We’ve been dying to tell you all for a while that we had raised a new venture capital fund and of course given SEC filing requirements the story was somewhat already scooped by the always-in-the-know Dan Primack a few weeks ago.
We raised $280 million. Our last fund was $200 million but as you may already know since we raised that fund we added new partners Greg Bettinelli and Kara Nortman and Venture Partner Hamet Watt – all of whom are busy looking at new deals for the firm in addition to Yves Sisteron (the founder), Steven Dietz (also part of founding team) and myself.
The speaks to the continued confidence in the venture capital markets and as I had predicted some time ago the VC markets right now are a great place to invest – especially relative to other places to put one’s money. I knew eventually people would realize that the Kauffman Report and all the talk of VC returns were rear-view mirror analyses. If you want to understand how the VC industry is changing there is a great primer in the link.
Wait, didn’t you just raise a fund?
Well. Our last fund we raised was in 2012 and we began investing it in April of 2012.
I spend a lot of time with startups and thus hear many companies talk about their approach to sales and their interactions with customers. From these meetings you can really tell the leaders that care deeply about their customers and those the look down on them. Given customers & sales are the lifeblood of any organization you’d imagine everybody would respect their customers. You’d be very wrong.
I was thinking about it this week through some snippets of recent experiences.
Starting with a positive. I had dinner this week with a top new customer at one of our enterprise software investments. I wish I did more enterprise software investing because when I attend meetings like this I realize that this is my core DNA – rolling out business software solutions to customers. The entire dinner was a discussion of what it would take for our software to help this customer be successful, what he liked about it and where we needed to improve. It was a personal discussion and you could tell that our senior leaders and he shared friendship as well as respect and admiration.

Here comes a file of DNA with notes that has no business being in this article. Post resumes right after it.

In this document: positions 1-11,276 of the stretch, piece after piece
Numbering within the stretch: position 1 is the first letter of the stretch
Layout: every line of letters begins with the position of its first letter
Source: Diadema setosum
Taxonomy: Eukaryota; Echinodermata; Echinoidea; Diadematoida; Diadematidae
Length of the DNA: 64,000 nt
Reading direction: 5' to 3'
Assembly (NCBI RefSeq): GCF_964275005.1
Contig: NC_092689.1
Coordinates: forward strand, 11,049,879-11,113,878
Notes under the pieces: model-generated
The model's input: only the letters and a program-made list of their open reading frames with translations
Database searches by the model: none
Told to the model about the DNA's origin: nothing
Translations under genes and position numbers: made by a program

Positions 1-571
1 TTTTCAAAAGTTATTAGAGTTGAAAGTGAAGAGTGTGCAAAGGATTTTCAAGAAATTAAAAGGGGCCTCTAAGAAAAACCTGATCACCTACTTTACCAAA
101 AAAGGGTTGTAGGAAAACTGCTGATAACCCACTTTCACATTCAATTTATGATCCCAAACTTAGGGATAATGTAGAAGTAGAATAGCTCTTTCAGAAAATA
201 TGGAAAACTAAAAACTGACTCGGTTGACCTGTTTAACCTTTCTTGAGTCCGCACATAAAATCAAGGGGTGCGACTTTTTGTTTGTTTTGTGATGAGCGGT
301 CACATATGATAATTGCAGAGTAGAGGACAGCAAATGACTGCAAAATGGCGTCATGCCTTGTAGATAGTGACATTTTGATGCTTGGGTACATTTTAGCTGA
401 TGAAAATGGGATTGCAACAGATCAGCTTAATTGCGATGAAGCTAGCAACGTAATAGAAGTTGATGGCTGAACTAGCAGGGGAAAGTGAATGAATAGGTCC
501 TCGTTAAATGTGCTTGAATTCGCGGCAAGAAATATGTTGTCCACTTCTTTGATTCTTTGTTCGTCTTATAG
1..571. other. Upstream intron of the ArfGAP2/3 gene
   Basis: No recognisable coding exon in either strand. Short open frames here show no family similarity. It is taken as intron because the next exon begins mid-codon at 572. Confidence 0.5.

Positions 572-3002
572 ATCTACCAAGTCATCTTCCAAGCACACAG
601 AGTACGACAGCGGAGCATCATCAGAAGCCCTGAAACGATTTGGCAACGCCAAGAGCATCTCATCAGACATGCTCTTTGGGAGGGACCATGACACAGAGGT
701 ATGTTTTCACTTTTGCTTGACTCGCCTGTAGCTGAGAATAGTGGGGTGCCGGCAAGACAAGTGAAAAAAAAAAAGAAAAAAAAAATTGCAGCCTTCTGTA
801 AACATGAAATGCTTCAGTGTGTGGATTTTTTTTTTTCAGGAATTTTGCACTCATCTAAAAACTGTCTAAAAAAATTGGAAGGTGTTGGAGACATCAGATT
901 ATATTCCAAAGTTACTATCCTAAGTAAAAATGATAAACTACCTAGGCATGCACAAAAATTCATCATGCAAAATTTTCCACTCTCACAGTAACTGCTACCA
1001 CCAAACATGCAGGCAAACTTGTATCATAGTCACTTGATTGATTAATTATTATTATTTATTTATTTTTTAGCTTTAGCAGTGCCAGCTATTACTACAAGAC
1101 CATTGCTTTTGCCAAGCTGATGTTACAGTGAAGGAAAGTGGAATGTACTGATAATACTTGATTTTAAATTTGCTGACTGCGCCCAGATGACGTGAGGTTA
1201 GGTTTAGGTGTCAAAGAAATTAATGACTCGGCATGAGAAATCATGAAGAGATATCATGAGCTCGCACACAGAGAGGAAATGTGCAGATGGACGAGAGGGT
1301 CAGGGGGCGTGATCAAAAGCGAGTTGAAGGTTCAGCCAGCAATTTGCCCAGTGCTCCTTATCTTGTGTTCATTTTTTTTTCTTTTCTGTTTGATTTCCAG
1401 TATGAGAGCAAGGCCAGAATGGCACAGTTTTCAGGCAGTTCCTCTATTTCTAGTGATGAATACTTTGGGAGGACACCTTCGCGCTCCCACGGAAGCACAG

“It stops today.”
I spent the entire day yesterday in a deposition so I was offline from the world around me – a rare day of no email, no social media and even no news. I had been awake since 5am, returned home from work at 9:15pm and was exhausted with my only goal of decompressing and tuning out from the world.
I could not.
I barely slept last night. I read that a grand jury chose not to indict the police officer responsible for brutally killing of an unarmed black man: Eric Garner. I simply couldn’t believe it was true. I don’t remember feeling so angry at injustice in a very long time. I first saw the video of the police aggression towards Eric Garner when it was released and you probably did, too. If you haven’t re-watched it – as hard as that may be – please do.
This week I wrote about obsessive and competitive founders and how this forms the basis of what I look for when I invest.
I had been thinking a lot about this recently because I’m often asked the question of “what I look for in an entrepreneur when I want to invest?” I look for a lot of things, actually: Persistence (above all else), resiliency, leadership, humility, attention-to-detail, street smarts, transparency and both obsession with one’s company and a burning desire to win.
In the comments section a clever question popped up about whether I would have invested in myself before I became an investor.
My first response mentally was, “Of course!” but then I realized I didn’t even need to answer the question. I had invested in myself for years. I quit a very well paid job at Accenture with very little time remaining before making partner and took a risk of having no job security at all. We had raised a $2 million seed round, which meant taking almost no salary so we could afford to hire staff.
Obsession. The drive to succeed at all costs. When second place isn’t good enough because we live in winner-take-most markets. The desire to be better than anybody else in one’s field.
This blog started from a series of conversations I found myself having over and over again with founders and eventually decided I should just start writing them.It would often make my colleagues laugh because they’d hear me like a broken record and then the next week read my ramblings in a post.
Last week’s obsession was about obsession itself.
10 days ago I saw the film, Whiplash, which is one of my favorite films of the year. I would be shocked if it doesn’t win at least one Oscar. I won’t have any spoiler alerts here, don’t worry.
The protagonist in the film, Andrew, is a drummer and the story is his experiences in his freshman year of one of the most elite music conservatories in the country. He wants to compete to be the lead drummer in the competitive ensemble and study under Terence, an obsessive instructor who is hell bent on winning competitions for the school.
I absolutely loved the film. I loved the music.